Joe Hill, Pigafetta is My Wife (Black Ocean, 2010). 76 pages.
A failed historic sea voyage, the Rape of Nanjing, a lover Cheryl, who is both distant by actual distance and illness, these weaved together are among the many things to recommend Pigafetta.
Without taking away from the writing that preceded it, I want to focus on the notes page.
Hill’s notes are few, but all of them seem unnecessary. His note for page 48 gives a brief sketch of John Rabe’s role in saving thousands of Chinese during the Rape of Nanjing, but all of this information is present in his own text.
His note for page 72 gives the museum and date for the artwork that the text derives from – important enough to endnote, so we know it’s an ekphrastic piece, but not important enough to be included in a subheading naming date and place, as happens with some of the other poems.
As an appropriator in nearly every facet of my creative life, I’ve never felt the compunction to or necessity for giving documentation for the sources I use. I can understand it if doing so is actually a part of the design and effect of the piece you are working on; for example, Google’s new tenet that to fight censorship, you have to document it.
I may be a little more Poundian here than some of the folks I’ve been reading, but if you have to source what you’re using you seem to fall into the following: 1) assume the reader won’t know what is yours and what is not (ego?); 2) you want the reader to know you’re well read (insecurity?); or worse 3) you assume you know more and have read more than your reader (hubris?).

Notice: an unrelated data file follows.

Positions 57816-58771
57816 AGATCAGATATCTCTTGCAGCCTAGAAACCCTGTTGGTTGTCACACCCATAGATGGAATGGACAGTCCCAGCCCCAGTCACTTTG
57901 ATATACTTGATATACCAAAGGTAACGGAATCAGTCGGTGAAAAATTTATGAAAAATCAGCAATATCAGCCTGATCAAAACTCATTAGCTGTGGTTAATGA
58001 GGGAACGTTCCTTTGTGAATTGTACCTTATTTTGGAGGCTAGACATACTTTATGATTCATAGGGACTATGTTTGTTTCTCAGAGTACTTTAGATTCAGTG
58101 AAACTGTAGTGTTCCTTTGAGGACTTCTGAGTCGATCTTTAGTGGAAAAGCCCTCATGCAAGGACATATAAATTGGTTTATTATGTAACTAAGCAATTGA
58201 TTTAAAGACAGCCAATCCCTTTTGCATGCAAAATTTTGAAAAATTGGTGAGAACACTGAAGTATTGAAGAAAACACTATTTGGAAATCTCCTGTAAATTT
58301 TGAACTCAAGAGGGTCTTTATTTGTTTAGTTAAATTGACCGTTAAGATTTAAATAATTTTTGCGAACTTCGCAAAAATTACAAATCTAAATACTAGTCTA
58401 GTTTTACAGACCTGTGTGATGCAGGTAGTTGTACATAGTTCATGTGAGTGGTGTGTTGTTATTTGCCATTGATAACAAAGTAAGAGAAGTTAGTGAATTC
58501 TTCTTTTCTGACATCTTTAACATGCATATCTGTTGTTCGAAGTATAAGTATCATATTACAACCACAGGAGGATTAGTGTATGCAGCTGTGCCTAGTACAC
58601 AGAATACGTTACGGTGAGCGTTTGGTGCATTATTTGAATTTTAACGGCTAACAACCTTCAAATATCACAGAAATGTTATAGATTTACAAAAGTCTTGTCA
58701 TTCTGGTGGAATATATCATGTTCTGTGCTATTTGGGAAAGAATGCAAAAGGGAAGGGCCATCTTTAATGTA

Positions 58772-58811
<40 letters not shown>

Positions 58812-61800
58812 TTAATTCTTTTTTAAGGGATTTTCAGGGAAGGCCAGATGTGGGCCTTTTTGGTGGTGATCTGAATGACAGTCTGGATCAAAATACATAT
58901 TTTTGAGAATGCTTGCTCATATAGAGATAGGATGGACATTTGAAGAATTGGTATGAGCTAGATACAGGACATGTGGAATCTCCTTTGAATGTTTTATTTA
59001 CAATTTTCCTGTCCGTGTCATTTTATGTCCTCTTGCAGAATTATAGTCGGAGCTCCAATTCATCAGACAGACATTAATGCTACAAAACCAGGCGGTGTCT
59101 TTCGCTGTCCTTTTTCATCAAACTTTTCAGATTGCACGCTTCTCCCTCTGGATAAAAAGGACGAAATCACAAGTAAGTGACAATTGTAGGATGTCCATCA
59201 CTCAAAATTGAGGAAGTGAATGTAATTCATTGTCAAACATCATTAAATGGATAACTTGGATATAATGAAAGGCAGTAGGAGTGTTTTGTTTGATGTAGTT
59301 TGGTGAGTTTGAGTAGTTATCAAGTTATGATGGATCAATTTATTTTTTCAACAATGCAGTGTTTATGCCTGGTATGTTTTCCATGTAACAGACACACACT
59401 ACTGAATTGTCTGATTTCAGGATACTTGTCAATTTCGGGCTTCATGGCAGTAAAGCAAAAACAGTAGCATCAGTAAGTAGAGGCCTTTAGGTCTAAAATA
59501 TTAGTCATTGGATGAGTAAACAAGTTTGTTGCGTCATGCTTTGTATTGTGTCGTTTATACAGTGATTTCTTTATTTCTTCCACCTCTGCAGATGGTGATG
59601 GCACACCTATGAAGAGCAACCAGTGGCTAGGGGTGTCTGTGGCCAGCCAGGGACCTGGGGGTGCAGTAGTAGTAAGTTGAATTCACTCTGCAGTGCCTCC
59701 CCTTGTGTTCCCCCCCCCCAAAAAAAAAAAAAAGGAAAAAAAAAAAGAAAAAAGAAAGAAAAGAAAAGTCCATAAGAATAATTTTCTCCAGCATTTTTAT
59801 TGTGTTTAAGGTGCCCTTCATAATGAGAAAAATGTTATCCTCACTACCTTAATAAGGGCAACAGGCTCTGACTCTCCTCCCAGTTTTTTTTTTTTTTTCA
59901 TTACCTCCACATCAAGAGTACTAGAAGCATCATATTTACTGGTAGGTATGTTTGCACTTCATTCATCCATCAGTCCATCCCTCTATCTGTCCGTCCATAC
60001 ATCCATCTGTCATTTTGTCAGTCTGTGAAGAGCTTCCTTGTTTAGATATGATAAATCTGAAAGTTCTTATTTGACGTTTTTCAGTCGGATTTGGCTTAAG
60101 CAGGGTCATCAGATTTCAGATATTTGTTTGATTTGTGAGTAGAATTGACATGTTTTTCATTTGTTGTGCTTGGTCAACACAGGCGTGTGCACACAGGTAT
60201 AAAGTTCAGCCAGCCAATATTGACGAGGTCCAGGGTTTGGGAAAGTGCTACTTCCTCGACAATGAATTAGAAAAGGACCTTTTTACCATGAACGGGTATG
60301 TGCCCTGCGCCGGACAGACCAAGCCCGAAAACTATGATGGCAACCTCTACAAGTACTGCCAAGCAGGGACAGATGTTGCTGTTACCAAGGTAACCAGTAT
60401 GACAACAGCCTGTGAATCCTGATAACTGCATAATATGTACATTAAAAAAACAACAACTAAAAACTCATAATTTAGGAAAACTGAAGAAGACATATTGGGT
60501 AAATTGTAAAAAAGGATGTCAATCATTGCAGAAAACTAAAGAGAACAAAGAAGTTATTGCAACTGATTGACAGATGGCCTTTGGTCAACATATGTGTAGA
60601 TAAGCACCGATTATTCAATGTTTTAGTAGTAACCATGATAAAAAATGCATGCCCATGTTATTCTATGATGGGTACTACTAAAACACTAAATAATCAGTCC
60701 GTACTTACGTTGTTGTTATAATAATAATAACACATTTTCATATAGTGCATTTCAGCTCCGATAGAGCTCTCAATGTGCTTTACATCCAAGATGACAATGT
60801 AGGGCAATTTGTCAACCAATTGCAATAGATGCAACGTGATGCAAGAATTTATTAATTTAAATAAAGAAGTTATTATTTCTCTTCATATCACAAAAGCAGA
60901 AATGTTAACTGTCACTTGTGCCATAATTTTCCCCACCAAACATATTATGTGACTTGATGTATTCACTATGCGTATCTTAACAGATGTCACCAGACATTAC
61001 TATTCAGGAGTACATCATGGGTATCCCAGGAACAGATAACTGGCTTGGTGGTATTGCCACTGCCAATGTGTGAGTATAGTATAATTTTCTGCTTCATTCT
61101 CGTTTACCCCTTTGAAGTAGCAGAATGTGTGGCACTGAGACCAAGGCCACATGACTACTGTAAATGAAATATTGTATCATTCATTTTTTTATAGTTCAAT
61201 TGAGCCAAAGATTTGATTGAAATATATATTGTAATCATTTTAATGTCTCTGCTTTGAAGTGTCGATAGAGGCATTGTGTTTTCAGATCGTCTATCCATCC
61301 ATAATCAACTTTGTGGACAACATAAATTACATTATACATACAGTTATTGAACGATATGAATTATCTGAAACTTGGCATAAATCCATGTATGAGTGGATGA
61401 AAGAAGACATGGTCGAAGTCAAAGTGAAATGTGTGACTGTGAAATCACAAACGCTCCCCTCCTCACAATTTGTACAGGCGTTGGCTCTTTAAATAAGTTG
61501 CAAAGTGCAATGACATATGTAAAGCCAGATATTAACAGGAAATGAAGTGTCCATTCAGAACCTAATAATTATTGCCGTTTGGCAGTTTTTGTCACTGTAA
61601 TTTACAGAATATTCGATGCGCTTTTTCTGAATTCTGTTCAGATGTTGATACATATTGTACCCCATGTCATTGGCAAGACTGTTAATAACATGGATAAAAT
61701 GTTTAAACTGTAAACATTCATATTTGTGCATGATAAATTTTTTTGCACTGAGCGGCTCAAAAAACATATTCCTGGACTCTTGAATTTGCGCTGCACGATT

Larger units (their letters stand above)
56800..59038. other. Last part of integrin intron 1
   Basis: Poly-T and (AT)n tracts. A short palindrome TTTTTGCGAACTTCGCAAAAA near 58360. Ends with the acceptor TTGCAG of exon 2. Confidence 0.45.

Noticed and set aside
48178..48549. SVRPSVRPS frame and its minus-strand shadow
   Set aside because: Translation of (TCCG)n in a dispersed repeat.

If readers read a line and recognize the source material (like Wilde riffing on Sappho and Dawn’s slippers), then they can place it and what you’re trying to accomplish in your text within the history and tradition of the text you lifted. If they don’t, then the reader makes meaning from what is on the page, which is also valid.
Hill’s book isn’t the first to rile me in this fashion; in fact, Hill doesn’t rile me much – Ferlinghetti’s Tyrannus Nix? (New Directions, 1969) probably shocked me the most [when I read it in 2006 or 7], with its almost academic footnotes in what was basically a stapled bound, marker written leftist rant against Vietnam and the White House. Endnotes seemed to be the least radical thing the author of that pamphlet could have done, and yet, so thorough; as if to say, if you don’t believe me, then go see for yourself. But a work that is written in a wide marker in all caps and a rhetoric preaching to the choir doesn’t (or at least shouldn’t) leave room for doubt in the reader. The notes, in hindsight, seem like a cop-out, as most source notes seem to me.
To repeat myself, as a confessional book that uses various trajectories of human failure, suffering, singular bravery in the face of adversity, and love, Joe Hill has accomplished something with Pigafetta is My Wife. And I don't like source notes.